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    This Is What US Protests Looked Like In The '60s

    “There may be times when we are powerless to prevent injustice, but there must never be a time when we fail to protest.” —Elie Wiesel

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    College students at a sit-in in Little Rock, Arkansas, in 1962.

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    Volunteer civil rights activists undergo tolerance training in preparation for sit-in demonstrations in Petersburg, Virginia, in May 1960. Here, NAACP student advisers David Gunter (left) and Leroy Hill (right) blow smoke into the face of Virginius Thornton.

    Bill Hudson / AP

    A 17-year-old civil rights demonstrator, defying an anti-parade ordinance of Birmingham, Alabama, is attacked by a police dog on May 3, 1963. On the afternoon of May 4, 1963, during a meeting at the White House with members of a political group, President Kennedy discussed this photo, which had appeared on the front page of that day's New York Times.

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    Children are attacked by dogs and water cannons during a protest against segregation organized by Martin Luther King Jr. and Fred Shuttlesworth in May 1963 in Birmingham, Alabama.

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    Demonstrators march in front of an Indianapolis hotel where Alabama Gov. George Wallace is staying, as they are picketed by white youths carrying Confederate flags, on April 14, 1964.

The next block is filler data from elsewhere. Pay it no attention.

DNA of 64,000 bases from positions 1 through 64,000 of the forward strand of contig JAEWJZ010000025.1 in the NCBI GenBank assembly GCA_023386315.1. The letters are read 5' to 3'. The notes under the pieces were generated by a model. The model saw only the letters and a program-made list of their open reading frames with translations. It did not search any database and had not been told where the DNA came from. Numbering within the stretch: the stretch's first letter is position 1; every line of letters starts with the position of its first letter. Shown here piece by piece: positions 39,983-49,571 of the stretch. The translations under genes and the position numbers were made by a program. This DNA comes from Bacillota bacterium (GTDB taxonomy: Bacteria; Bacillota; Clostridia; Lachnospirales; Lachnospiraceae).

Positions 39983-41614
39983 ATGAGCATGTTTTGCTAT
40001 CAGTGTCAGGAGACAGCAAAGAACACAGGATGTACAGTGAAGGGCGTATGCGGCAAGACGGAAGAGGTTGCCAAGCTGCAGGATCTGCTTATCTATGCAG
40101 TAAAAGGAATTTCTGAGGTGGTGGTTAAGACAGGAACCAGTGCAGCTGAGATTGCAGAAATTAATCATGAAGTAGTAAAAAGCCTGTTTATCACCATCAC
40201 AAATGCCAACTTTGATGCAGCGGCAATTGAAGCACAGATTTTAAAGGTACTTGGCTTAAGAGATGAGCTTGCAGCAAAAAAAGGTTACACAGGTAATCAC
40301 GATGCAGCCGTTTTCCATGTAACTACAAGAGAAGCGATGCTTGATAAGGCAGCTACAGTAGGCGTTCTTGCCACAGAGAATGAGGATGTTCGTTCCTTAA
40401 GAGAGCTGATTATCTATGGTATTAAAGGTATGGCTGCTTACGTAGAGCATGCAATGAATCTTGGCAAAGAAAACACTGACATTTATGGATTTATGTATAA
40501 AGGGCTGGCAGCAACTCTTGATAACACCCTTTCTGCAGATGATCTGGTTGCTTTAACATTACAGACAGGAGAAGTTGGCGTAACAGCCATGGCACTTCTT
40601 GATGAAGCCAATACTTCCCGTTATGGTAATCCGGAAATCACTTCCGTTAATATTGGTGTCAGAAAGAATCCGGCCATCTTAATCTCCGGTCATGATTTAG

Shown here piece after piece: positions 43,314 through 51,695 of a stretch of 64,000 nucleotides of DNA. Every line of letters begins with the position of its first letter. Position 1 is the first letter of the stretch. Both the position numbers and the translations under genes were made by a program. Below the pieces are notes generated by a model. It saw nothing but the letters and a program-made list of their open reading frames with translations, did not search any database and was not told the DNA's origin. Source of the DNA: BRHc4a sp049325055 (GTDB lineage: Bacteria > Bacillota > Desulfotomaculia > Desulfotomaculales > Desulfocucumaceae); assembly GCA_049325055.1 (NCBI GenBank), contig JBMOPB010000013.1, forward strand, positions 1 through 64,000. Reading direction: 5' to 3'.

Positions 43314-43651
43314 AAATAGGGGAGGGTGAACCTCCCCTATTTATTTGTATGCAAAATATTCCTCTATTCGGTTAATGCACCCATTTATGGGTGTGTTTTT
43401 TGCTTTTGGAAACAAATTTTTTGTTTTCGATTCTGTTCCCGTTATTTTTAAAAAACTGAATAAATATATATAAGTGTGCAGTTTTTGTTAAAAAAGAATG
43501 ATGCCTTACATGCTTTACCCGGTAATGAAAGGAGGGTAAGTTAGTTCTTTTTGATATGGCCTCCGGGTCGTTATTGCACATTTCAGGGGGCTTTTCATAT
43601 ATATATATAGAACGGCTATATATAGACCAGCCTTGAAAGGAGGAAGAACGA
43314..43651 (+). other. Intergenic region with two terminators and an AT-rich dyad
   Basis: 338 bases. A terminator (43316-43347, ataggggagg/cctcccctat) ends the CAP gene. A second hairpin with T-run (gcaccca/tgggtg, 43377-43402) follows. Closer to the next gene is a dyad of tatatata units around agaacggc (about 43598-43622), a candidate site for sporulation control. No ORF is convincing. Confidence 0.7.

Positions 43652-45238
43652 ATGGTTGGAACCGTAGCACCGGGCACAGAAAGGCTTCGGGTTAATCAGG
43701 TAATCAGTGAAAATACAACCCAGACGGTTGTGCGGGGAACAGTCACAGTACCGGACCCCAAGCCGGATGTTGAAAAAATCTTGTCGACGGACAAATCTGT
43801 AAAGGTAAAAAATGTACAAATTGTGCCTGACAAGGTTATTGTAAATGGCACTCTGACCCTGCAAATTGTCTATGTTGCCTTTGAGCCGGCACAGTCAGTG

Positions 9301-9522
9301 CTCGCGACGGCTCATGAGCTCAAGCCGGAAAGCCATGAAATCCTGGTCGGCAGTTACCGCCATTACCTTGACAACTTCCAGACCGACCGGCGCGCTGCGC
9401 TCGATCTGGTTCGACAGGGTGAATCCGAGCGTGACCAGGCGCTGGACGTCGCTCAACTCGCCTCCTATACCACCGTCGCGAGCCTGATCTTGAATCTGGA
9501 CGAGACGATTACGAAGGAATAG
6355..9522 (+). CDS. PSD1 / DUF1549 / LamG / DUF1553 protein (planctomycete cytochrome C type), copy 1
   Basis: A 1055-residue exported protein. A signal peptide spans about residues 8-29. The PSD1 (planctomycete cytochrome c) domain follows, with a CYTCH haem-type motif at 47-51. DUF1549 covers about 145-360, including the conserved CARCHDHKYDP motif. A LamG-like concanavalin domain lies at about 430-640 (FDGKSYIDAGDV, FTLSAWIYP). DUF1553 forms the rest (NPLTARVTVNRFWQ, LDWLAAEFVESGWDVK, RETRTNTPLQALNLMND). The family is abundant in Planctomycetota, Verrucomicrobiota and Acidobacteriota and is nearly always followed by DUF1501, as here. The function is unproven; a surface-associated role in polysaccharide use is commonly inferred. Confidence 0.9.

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    A massive crowd is assembled on the National Mall in front of the Reflecting Pool and between the Lincoln and Washington monuments during the March on Washington for Jobs and Freedom on Aug. 28, 1963. It was at this rally that Martin Luther King Jr. delivered his "I Have a Dream" speech.

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    Demonstrators march and sing together during the March on Washington for Jobs and Freedom on Aug. 28, 1963.

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    Young women clap and sing along to a freedom song between speeches at the March on Washington for Jobs and Freedom on Aug. 28, 1963.

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    Leaders of the March on Washington for Jobs and Freedom link arms on Aug. 28, 1963. Among those pictured, front row from left: John Lewis, Mathew Ahmann, Floyd B. McKissick, Martin Luther King Jr., Eugene Carson Blake, Cleveland Robinson, and Rabbi Joachim Prinz.

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    Participants cool their feet in the Lincoln Memorial Reflecting Pool during the March on Washington for Jobs and Freedom.


    Police drag demonstrators to an elevator in clearing the Justice Department building in Washington, DC, on March 9, 1965. Some 170 young people were removed from three corridors near the office of Attorney General Nicholas Katzenbach.

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    Civil rights marchers carry an American flag upside down as they participate in the 50-mile Selma to Montgomery march on March 21, 1965.